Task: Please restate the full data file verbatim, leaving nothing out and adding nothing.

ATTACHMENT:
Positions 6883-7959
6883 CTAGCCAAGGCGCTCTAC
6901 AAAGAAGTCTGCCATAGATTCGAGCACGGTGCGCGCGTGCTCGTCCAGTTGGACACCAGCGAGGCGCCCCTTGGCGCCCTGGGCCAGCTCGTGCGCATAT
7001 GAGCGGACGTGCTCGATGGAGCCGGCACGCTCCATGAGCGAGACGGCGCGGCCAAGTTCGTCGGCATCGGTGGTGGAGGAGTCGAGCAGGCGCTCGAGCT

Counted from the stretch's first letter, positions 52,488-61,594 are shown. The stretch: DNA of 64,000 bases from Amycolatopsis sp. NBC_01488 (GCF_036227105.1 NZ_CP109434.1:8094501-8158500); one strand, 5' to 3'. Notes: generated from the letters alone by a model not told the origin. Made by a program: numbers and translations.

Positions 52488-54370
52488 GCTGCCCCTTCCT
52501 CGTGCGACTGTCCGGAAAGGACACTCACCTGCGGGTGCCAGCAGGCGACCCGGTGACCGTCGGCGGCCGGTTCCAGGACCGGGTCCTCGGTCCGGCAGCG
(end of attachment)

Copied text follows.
Positions 6883-7959
6883 CTAGCCAAGGCGCTCTAC
6901 AAAGAAGTCTGCCATAGATTCGAGCACGGTGCGCGCGTGCTCGTCCAGTTGGACACCAGCGAGGCGCCCCTTGGCGCCCTGGGCCAGCTCGTGCGCATAT
7001 GAGCGGACGTGCTCGATGGAGCCGGCACGCTCCATGAGCGAGACGGCGCGGCCAAGTTCGTCGGCATCGGTGGTGGAGGAGTCGAGCAGGCGCTCGAGCT

Counted from the stretch's first letter, positions 52,488-61,594 are shown. The stretch: DNA of 64,000 bases from Amycolatopsis sp. NBC_01488 (GCF_036227105.1 NZ_CP109434.1:8094501-8158500); one strand, 5' to 3'. Notes: generated from the letters alone by a model not told the origin. Made by a program: numbers and translations.

Positions 52488-54370
52488 GCTGCCCCTTCCT
52501 CGTGCGACTGTCCGGAAAGGACACTCACCTGCGGGTGCCAGCAGGCGACCCGGTGACCGTCGGCGGCCGGTTCCAGGACCGGGTCCTCGGTCCGGCAGCG